[How China Became The World's Largest Electric Vehicle Market](https://finance.yahoo.com/news/china-became-worlds-largest-electric-193843992.html)
[China’s carbon-neutral goal: Sinopec geothermal joint venture expects 25 per cent growth annually over five years as clean heating demand rises](https://www.scmp.com/business/article/3147433/chinas-carbon-neutral-goal-sinopec-geothermal-joint-venture-expects-25)
[China Is Bankrolling Green Energy Projects Around the World](https://time.com/5714267/china-green-energy/)
No they just have interment camps were they harvest people organs, or just kill them outright. https://en.m.wikipedia.org/wiki/Xinjiang_internment_camps
Funny how you’re talking about blame and having humanity, and then you go and blame and dehumanise entire nations of people (many of whom want a fairer world, but don’t have the means to achieve it and just have to kowtow to the demands of the more powerful - the same as wherever you’re from presumably).
You decided to say all this from someone stating a complete fact. India is one of the biggest polluters in the world. 30% of the worlds cows produces a ton of methane which actually retains more heat than carbon.
I don’t know where you got this whole blame the poor BS from. I’m here and we don’t blame the poor for our problems nearly as much as we blame our leaders. I’m literally trying to think of a global problem in which my country blames the poor for.
India, with all of their vehicles and smog, want compensation for climate damages?
Here's an interesting stat:
USA produced 11million cars in 2019 compared to India's 4.5 million.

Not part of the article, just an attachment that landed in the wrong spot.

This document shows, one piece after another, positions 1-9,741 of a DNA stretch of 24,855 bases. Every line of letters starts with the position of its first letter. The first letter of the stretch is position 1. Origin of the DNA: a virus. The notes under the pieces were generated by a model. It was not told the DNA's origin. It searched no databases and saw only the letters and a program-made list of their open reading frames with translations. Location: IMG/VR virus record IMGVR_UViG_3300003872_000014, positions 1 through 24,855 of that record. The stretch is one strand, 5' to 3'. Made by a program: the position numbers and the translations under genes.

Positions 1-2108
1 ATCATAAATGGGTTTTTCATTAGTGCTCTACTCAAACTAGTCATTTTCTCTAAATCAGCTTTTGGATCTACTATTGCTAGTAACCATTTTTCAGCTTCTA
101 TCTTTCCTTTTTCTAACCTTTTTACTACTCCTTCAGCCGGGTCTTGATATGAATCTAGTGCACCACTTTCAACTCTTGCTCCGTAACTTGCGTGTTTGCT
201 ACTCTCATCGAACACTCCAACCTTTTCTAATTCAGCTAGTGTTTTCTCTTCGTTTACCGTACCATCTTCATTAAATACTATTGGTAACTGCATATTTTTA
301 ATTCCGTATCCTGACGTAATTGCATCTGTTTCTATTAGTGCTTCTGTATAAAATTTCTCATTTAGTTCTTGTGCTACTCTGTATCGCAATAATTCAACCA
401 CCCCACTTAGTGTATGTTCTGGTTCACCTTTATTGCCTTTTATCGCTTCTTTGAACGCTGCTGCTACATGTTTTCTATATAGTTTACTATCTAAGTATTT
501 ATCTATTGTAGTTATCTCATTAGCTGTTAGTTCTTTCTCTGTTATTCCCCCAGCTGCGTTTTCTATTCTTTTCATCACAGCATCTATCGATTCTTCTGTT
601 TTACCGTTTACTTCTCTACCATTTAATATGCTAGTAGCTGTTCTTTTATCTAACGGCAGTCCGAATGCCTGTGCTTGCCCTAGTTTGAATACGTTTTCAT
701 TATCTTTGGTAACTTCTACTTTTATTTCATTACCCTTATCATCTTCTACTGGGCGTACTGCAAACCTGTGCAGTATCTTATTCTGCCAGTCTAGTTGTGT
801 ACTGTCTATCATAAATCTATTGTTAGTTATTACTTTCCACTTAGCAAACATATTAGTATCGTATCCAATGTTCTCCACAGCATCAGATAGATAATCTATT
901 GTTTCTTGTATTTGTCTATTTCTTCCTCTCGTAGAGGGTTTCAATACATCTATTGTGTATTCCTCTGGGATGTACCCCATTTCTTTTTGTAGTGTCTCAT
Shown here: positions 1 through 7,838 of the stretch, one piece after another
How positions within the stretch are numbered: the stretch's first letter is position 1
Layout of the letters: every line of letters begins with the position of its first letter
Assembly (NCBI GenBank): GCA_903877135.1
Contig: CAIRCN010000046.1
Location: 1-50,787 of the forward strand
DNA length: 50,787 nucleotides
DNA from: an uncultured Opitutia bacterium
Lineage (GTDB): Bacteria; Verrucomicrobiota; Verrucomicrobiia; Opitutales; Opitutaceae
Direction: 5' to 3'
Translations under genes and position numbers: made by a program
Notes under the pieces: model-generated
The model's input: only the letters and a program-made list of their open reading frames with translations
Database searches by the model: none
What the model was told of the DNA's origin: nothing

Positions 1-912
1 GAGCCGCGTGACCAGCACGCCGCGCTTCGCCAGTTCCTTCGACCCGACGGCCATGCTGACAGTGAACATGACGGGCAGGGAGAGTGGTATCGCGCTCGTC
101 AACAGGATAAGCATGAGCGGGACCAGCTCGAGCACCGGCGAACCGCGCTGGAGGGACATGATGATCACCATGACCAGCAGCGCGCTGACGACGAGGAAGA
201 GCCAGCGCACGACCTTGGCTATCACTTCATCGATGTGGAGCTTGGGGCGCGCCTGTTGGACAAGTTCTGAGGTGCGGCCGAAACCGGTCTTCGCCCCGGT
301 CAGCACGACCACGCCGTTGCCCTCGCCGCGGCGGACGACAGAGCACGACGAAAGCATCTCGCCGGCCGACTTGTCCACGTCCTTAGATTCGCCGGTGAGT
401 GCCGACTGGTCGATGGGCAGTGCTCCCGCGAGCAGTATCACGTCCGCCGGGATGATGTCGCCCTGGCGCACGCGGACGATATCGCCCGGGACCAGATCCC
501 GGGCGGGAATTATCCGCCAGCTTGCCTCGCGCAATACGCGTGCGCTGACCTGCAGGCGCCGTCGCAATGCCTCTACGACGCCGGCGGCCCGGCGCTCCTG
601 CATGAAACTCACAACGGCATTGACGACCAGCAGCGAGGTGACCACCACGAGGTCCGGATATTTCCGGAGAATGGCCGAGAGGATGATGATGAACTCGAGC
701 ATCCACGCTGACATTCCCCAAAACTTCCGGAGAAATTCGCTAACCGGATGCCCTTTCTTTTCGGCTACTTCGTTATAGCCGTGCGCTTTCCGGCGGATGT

USA currently has a total 287milliom cars on road, compared to 60million in India.
The specs of an average vehicle are also different, india using less CC vehicles (making them more fuel efficient in general).
Similar proportions for industrial pollutants, plastic waste (in India atleast we don't have peeled oranges packed in plastic boxes), not to mention the humungous carbon emmisions from meat production in the US, contrasting to India where nonveg is still a luxury (maybe one meal of meat/chicken in a week), plus roughly 35% being pure vegetarians.
Not speaking specifically about USA, the same comparison can be done with other developed nations. Despite 4-10x population compared to any developed nation, India's per capita carbon emmission is at the lower end; 1.9 tonnes per capita, compared to USA's 15.52 and world average of 4.79.
So yeah, not the worst idea really.
Ummm they are one of the biggest polluters and their politicians have done little to nothing to stop this pollution.
Lol all day long at that.
Hey India, taken a look at your current contribution to the climate crisis? Or you operating on a "they did it so we are to too" approach.
My children often use that excuse too. Two wrongs don't make a right comes to mind.
India is doing fairly well by investing in green energy for developing nation with such low income levels.
They of course can't be expected to invest the same level as developed nations
True, tbh India and China's efforts might be the most impactful in fighting the climate crisis.
Posted a few stats in another comment here
China also spends more than the next three countries combined on green energy projects and research. But they also built 41 coal fired powerplants in 2019.